Genesis 39 – The Rise and Fall and Rise of Joseph, King of Slaves

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Today’s PassageGenesis 39

The life of Joseph is a real riches-to-rags-to-riches-to-rags-to-riches story. He goes from the son of a prosperous owner of livestock to a commodity in human trafficking, to the chief steward for the captain of Pharaoh’s bodyguard to a prisoner in Pharaoh’s jails, to–well, let’s not spoil the surprise. But this chapter covers several of those moves in the ebb and flow of Joseph’s fortunes, so pull down that lap bar tight across your lap and lock in, because the metaphors we’re mixing today are not only personal economies and tidal phenomena, but also a roller coaster.

The moon makes the tides come in. Either mechanical devices or momentum make a roller coaster rise. And a variety of factors can change a person’s material prosperity. But when things go well for Joseph, each time this chapter points to a single cause responsible for his success. From the self-absorbed brattiness he displays in his introductory chapter, we can infer that it’s not his compelling personality, and although Joseph has inherited his mom’s good looks (6), it’s not his +2 appearance-based social reaction bonus (+4 with the opposite sex!).

In fact, it’s no trait of Joseph at all. It’s the Lord’s presence. Time and time again, as good fortune visits our hero protagonist, the text tells us “The Lord was with Joseph” (2). When he does well as a slave in Potiphar’s house, it’s because God’s got his hand on the dial. Potiphar sees that where Joseph is involved, his God gets involved too, and Joseph’s got a God with him that brings in the good things (3, 5). The text doesn’t even say that Joseph particularly pursues the presence of God or seeks his face. God just goes with him into slavery. As he turns everything Joseph touches to metaphorical and possibly even sometimes literal gold, Potiphar gives him free rein to manage all his assets. And then, when false accusations of sexual misconduct land Joseph in prison, God goes with him into prison (21), and before you know it, the trustworthiness and respect conferred by God’s presence has got Joseph enjoying unprecedented latitude in the prison (23).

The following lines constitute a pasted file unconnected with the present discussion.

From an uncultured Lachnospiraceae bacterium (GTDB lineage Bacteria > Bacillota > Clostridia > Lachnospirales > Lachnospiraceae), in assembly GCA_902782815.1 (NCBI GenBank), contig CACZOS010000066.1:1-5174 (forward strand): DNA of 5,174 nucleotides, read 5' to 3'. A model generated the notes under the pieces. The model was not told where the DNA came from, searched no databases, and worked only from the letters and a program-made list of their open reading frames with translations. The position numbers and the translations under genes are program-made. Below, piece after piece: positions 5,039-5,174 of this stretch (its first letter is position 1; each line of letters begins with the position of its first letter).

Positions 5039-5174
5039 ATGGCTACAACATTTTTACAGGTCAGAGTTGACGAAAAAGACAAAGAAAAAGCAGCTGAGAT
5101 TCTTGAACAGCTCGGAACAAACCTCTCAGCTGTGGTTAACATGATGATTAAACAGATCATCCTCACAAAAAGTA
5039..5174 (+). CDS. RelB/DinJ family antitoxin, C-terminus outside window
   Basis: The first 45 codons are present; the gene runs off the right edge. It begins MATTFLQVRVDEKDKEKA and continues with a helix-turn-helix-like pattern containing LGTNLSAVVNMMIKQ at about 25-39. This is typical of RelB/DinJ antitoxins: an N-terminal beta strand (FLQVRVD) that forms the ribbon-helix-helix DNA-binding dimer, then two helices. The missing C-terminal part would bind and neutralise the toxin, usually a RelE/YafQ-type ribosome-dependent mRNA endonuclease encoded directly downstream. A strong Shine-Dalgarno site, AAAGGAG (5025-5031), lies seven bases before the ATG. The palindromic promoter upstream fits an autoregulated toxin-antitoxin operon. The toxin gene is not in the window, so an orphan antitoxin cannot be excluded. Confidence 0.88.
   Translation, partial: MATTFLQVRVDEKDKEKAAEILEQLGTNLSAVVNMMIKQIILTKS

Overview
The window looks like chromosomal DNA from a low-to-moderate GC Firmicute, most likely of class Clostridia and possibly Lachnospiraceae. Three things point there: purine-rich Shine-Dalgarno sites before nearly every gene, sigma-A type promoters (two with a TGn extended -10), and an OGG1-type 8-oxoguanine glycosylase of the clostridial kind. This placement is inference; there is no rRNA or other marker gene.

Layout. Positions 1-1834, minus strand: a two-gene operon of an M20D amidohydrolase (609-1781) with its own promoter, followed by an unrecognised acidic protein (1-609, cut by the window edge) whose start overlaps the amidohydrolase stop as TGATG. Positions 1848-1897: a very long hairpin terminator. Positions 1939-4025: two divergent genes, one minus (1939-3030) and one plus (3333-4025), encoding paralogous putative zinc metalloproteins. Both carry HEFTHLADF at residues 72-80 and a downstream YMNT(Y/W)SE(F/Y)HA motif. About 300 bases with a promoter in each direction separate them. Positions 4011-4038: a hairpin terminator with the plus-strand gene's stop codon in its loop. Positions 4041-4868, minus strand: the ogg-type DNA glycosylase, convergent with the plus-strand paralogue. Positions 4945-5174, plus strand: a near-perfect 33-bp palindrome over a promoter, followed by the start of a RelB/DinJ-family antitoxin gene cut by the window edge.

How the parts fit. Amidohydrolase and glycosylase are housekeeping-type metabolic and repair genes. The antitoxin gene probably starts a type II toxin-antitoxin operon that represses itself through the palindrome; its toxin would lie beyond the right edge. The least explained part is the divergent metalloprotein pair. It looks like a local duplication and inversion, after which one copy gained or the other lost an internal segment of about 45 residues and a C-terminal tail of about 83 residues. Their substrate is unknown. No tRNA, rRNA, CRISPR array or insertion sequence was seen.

But if God is responsible for the ups, may we also blame him for the downs? After a fashion, but here we also have to blame Joseph. When Potiphar’s wife makes advances on him, he explains that to thus betray his master would be to betray his deity: “How then could I do this great evil and sin against God?” (9). Potiphar’s wife gets so fed-up with this studly slave who won’t have sex with her that she frames him for sexual assault. If Joseph had gone ahead and bumped sexies with her (because let’s be honest, “bumping uglies” would not be an accurate term for the handsome Joseph and the beguiling-yet-unnamed wife of Potiphar), she likely wouldn’t have conspired to get him fired and jailed. But when God hangs out with you for long enough, you tend to pick up a thing or two about integrity from the Author of integrity itself. And if Joseph chose to disrespect Potiphar and violate his trust, then at best we could expect God to be less pleased to hang around our friend the Dream Master, and we couldn’t fault him if God even chose to leave him.

There are any number of lessons you might take away from this chapter. But here are two of them: first, God is Lord over the ups and the downs. And second, better to go to prison with God than to get it on with a hot woman and keep your position as her husband’s estate manager.

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